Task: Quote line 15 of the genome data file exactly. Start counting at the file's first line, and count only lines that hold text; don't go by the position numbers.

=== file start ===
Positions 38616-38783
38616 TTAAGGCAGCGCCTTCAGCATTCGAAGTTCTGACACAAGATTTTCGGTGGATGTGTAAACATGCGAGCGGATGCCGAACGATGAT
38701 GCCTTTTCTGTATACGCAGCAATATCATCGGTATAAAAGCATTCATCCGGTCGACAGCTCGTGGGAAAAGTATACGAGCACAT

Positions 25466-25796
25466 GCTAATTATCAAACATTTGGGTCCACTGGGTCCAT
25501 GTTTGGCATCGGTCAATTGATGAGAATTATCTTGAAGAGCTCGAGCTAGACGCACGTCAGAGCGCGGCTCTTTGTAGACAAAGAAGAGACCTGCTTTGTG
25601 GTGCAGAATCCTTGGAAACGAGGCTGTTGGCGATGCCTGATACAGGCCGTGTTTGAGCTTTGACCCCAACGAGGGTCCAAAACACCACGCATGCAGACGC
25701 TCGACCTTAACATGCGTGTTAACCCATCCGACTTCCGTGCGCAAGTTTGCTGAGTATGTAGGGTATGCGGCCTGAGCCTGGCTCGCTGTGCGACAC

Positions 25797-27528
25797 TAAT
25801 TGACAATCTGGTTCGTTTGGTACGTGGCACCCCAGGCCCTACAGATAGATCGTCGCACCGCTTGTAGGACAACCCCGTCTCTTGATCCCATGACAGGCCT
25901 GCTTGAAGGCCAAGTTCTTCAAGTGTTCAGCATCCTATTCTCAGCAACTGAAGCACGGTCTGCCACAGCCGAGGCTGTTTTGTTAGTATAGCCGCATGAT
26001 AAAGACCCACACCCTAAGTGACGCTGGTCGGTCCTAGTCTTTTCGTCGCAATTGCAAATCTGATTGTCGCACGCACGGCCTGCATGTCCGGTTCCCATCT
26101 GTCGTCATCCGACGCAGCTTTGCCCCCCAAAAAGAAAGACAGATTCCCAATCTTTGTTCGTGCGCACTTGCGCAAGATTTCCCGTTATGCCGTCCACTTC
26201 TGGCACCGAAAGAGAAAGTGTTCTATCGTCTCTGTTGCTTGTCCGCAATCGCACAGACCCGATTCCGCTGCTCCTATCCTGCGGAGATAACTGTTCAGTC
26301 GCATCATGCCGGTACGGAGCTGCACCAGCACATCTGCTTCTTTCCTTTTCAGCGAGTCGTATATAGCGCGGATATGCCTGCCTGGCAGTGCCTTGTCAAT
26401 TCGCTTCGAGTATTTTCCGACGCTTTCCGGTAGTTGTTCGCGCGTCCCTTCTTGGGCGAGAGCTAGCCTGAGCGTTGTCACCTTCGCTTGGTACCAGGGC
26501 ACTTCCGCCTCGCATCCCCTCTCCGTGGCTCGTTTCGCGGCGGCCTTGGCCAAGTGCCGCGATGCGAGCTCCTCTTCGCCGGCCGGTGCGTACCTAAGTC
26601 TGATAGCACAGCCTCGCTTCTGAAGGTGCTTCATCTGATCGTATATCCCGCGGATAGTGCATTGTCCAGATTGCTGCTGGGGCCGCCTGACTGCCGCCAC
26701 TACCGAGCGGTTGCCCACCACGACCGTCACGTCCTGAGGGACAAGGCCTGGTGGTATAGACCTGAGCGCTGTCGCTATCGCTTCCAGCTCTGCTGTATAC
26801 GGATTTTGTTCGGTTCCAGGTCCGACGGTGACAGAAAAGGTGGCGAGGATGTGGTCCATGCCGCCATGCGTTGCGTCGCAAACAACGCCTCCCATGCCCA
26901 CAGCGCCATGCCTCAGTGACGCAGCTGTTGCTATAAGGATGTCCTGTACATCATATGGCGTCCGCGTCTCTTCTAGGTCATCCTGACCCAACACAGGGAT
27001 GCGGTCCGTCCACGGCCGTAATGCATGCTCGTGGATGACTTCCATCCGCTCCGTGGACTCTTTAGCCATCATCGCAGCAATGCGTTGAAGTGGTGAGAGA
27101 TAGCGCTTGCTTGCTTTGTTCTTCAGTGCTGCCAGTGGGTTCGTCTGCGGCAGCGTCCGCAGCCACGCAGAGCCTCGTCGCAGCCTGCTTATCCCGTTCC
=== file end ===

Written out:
26201 TGGCACCGAAAGAGAAAGTGTTCTATCGTCTCTGTTGCTTGTCCGCAATCGCACAGACCCGATTCCGCTGCTCCTATCCTGCGGAGATAACTGTTCAGTC